What is a continent?

A continent is a major geographical division which is separated from other huge landmass by an ocean. When geographers define a continent, they often include its adjacent islands. Japan, for example, is located in the Asian continent. Greenland and the Caribbean Sea islands are a part of North America. Here we talk in detail about What is a continent?

What is a continent?
A continent is a huge, continuous stretch of land that is generally thought of as a single location. According to size, Asia, Africa, North America, South America, Antarctica, Europe, and Australia are the seven continents on Earth. Europe and Asia are referred to as a single continent by the word Eurasia. Tectonic plate locations loosely connect with continents.  A continent is not defined by its size, location, who found it, or if it is surrounded by oceans from a geology standpoint but it is defined by the rocks it is made of and how it got to be that way.

A continent is described as a huge, continuous, distinct body of land, ideally separated by an expanse of ocean. This term creates some ambiguity. Many of today's continents are not independent landmasses separated by bodies of water. The adjective "big" leads to arbitrary classification: Greenland is the world's largest island, with a surface area of 2,166,086 km2, yet

Australia is a continent, with a landmass of 7,617,930 km2. Because of the existence of the continental shelf and oceanic islands, the requirement that each be a continuous landmass is overlooked, and the classification of North and South America, Asia, and Africa as continents without a natural division by water is disputed. If Europe and Asia are regarded as two continents, this concept remains. Furthermore, the Earth's major landmasses are encircled by a single, continuous World ocean that has been separated into several distinct 'oceans' by the landmasses themselves and several other geographic factors. The number of continents has fluctuated throughout time as the Earth has evolved.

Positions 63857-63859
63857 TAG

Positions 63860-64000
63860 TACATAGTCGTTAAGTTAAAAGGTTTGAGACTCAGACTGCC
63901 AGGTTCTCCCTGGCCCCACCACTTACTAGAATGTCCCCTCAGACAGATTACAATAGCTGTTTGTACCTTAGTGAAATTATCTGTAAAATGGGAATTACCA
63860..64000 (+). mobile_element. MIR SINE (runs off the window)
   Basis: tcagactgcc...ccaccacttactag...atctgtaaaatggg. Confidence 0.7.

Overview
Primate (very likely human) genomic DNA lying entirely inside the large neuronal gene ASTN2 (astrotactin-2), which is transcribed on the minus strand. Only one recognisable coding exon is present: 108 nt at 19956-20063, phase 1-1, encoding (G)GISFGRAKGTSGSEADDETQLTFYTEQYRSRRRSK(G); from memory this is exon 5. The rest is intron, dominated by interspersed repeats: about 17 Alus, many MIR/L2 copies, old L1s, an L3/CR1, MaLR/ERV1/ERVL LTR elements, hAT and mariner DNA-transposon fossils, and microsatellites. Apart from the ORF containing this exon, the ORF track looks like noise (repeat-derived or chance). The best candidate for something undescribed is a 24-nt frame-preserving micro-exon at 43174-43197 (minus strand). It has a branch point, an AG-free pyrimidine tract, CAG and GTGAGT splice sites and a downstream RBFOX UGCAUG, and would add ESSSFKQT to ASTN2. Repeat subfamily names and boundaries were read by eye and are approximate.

Composition of continents
Plate tectonics and continental drift have influenced the composition of continents. There was just one landmass when the world was created (the Mesozoic Era). This continent did not appear anywhere. Plate tectonics and continental movement crushed partly formed magma together, causing it to burst. Those forces are active even today.  
Different countries supports in different models of continent. In China and most English-speaking nations, the seven-continent model is commonly taught. The geographic community, the former Soviet Union, and Japan advocate a six-continent model uniting Europe and Asia.
The continental platforms "float" on a crust of heavier material that forms a layer entirely enclosing the Earth.  Each continent has a shield zone, which formed 2 billion to 4 billion years ago and serves as the continent's core, to which the rest (the majority) has been added. Even in the most ancient shield sections, the rocks are older in the center and younger at the edges, showing that the accumulation process began early.

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